- Special Sections
- Public Notices
It’s difficult to know how to compare enormous disasters with one another.
What has been unfolding in the Gulf of Mexico is often called the “greatest environmental disaster” we’ve faced as a nation.
My mind turned to an earlier environmental disaster we endured for years in the 1930s. That was the Dust Bowl when a combination of drought and our farming practices in the Great Plains launched the top-most layer of the Earth into the sky again and again.
I was thinking of both the Gulf of Mexico and the “Dirty Thirties” when I got up around dawn to drive 60 miles and meet with a group of wheat farmers and agricultural extension educators. We gathered — thank goodness — at a small town café that opens early. Black coffee (known to some of us as the elixir of life) was fresh and hot and flowing freely.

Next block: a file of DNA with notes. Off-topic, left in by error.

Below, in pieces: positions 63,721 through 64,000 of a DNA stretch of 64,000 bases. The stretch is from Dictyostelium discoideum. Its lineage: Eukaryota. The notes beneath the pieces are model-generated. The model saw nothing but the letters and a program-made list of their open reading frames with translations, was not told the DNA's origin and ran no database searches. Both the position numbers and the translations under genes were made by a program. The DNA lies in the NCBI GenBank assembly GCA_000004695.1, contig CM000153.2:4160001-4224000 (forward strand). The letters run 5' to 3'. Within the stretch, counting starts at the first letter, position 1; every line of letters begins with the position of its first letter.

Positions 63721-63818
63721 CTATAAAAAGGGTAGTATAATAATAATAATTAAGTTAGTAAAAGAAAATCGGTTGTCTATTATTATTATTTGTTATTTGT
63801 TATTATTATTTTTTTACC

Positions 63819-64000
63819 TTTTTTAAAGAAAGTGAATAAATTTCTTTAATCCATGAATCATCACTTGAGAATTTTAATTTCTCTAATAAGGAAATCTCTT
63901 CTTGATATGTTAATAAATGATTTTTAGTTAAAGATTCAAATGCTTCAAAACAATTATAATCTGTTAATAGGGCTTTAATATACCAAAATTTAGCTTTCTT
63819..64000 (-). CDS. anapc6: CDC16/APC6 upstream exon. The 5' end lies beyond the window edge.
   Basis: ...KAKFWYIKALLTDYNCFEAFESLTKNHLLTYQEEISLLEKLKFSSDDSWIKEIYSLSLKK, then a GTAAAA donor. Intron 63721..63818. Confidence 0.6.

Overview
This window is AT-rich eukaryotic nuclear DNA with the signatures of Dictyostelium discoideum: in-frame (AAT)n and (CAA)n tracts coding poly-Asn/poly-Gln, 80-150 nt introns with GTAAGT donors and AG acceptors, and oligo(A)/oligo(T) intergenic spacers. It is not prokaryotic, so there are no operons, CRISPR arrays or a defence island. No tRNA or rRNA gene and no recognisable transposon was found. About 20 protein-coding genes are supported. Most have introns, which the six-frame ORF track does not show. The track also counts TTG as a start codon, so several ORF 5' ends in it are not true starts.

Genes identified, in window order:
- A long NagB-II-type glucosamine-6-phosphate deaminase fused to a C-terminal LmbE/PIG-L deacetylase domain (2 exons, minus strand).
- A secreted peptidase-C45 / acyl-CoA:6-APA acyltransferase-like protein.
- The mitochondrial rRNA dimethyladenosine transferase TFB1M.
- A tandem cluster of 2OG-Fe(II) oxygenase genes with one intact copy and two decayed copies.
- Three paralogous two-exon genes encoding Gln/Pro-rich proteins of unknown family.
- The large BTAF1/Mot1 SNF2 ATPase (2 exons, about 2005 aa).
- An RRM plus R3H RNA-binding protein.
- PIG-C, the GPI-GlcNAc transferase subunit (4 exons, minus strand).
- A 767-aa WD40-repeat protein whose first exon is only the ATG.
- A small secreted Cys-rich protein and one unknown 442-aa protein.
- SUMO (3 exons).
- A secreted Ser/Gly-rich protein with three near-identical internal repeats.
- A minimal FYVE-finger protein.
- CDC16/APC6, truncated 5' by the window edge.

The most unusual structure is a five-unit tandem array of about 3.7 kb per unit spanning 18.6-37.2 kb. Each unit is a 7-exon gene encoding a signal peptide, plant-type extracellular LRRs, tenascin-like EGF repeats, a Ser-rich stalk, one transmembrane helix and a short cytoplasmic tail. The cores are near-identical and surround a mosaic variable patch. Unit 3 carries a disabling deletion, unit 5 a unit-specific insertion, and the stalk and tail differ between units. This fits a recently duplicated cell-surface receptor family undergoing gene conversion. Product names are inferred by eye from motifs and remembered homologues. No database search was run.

If you currently subscribe or have subscribed in the past to the Los Alamos Monitor, then simply find your account number on your mailing label and enter it below.
Click the question mark below to see where your account ID appears on your mailing label.
If you are new to the award winning Los Alamos Monitor and wish to get a subscription or simply gain access to our online content then please enter your ZIP code below and continue to setup your account.